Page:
Ronne Stone and Jalynn Simmons

"African Dance and Drum Banataba"

Artistic Focus:

Self-expression through active engagement in group drumming and dance activities 

The Big Idea:

Drumming and dancing is inseparable in African culture through the communication of both movement and rhythm.

Tyler May and Michael Mirable

"Putting Characters in Motion"

Artistic Focus: 

Photography/ Storytelling and Printmaking

The Big Idea:

Being able to tell a story through different forms of visual representation

Shawn Whistler and Kris Hurst

"Ballroom Dance and Abstract Art"

Artistic Focus: 

Using natural objects and/or dance steps in different sequences to create art

The Big Idea:

To identify, create, and revise patterns found in both dance and art.

Michael Mirable and Eric Salazar

"The Royal Ceremony"

Aristic Focus:

Printmaking and Composing Music

The Big Idea:

Students can tap into their inner creativity to express a story by engaging in multi-sensory story telling.

Beverly Roche and Matt Panfill

"Visual Storytelling Using Fables"

Artistic Focus:

Storytelling through physical theatre and collage making

The Big Idea:

Different forms of structure help the artists understand concepts that lead to proper execution in their art form 

The Outcome of Collaboration

The ability for Arts for Learning teaching artists to come together from different backgrounds of art forms and collaborate in putting together their art gave the students an opportunity to make connections. The scholars were able to see how the art they were learning came together and intertwined. By the end of the four day week, the students were able to conclude with a "Perform and Inform" to combine both art forms and show off their newly learned techniques. Through “Perform and Inform” the students were given the chance to teach their peers about the art form they had been exposed to, the techniques that came with mastering the art form, and the materials or instruments they used throughout the week. This opportunity not only gave the students initiative, but it also made them more confident in knowledge and more comfortable with their subject.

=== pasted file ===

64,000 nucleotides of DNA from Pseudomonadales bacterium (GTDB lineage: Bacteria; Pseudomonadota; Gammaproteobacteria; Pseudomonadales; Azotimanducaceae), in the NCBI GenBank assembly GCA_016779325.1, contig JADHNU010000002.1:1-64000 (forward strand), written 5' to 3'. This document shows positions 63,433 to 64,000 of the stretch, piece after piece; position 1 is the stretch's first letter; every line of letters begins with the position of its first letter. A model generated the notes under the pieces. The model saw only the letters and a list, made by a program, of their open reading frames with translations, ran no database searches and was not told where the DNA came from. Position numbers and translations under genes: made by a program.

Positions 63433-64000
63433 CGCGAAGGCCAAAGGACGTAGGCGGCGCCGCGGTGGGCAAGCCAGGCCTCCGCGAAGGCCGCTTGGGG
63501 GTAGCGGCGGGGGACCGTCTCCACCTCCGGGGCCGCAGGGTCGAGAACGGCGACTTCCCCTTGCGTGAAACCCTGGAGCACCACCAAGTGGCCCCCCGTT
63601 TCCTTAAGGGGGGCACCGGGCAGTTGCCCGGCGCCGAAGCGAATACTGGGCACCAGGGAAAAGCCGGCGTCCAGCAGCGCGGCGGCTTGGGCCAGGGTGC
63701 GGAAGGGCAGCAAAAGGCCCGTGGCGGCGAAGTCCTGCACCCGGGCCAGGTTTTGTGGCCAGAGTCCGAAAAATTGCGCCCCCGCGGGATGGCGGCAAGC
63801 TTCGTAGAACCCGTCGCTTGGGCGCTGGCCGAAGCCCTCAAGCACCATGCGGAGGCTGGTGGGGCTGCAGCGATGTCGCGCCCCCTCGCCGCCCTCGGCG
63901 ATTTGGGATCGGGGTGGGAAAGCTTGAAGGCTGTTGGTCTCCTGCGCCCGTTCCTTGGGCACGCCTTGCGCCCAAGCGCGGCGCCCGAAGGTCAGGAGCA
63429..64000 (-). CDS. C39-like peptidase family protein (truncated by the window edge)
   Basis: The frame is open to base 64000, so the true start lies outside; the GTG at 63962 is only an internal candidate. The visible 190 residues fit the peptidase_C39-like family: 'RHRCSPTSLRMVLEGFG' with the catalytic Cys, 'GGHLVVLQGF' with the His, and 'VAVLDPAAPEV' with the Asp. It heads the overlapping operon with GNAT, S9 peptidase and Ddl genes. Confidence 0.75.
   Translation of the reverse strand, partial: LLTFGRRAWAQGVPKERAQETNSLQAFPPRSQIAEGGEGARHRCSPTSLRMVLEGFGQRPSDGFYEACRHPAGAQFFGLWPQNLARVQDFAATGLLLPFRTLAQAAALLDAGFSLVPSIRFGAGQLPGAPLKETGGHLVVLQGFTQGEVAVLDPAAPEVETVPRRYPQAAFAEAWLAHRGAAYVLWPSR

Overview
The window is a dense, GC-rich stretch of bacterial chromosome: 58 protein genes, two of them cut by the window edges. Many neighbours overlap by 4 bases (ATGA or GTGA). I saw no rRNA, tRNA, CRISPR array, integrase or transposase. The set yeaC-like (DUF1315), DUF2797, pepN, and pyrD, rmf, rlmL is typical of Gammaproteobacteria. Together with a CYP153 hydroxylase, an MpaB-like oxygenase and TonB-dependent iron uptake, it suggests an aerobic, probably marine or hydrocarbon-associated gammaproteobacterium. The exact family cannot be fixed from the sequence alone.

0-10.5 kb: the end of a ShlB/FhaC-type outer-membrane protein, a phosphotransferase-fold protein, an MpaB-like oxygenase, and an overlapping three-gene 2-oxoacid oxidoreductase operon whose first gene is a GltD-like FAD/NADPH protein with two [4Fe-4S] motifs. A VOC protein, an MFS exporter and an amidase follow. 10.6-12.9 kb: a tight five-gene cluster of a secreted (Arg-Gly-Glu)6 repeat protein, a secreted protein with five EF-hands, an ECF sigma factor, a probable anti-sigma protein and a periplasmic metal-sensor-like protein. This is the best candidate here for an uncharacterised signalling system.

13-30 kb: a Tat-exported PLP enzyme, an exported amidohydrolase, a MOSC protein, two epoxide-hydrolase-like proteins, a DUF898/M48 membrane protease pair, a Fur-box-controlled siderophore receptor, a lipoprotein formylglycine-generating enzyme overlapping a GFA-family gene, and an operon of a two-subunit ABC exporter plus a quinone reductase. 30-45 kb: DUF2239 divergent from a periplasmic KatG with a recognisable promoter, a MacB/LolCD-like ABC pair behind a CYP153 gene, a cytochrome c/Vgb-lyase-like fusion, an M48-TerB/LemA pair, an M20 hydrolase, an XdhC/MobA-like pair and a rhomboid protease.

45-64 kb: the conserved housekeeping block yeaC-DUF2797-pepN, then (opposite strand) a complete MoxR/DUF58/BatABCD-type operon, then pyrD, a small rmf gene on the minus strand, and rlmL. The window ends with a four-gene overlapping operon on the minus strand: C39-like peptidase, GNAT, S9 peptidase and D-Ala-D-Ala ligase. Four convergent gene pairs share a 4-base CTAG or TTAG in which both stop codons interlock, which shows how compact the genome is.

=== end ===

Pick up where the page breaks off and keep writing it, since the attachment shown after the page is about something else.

Closing Thoughts

The partnership between the Arts for Learning and Summer Advantage affected approximately 120 students through the four-week program. Each student in the program was able to experience different forms of art placed in collaboration by the Teaching Artists. The month long program helped scholars stay engaged and active in learning during the summer to prevent learning loss over the summer. It provided them with a fun, safe, and creative environment to explore new unique forms of art. The program not only provided benefit to the students, but it also provided benefits to the teaching artists. The collaboration between artists introduced them to a new form of teaching their art forms. They were able to experience their own art in a new way.

 

Since the artists were paired with a new class each week, the artists were able to learn and grow within different grade levels. This made it possible for the artists to become comfortable in teaching different grade levels since each classroom brought different challenges and lessons. Without hesitation, the artists were able to adapt to teaching in collaboration and a new grade level easily. The Inspiring Scholars program was able to leave an impact on the participating students. The Summer Advantage program not only provided the scholars with extra instruction on core school subjects like math and reading which enhanced their learning, but also provided the students with an opportunity to explore within the arts. The Arts for Learning gave the scholars a supplemental enrichment program that allowed them to experience how different art forms were able to collaborate together to create a new world of learning art. Students were able to delve into the art world and express themselves.

Written By:

Sandy Rivera

Summer Intern, 2018

Indiana University-Purdue University Indianapolis, Class of 2019

B.S. Elementary Education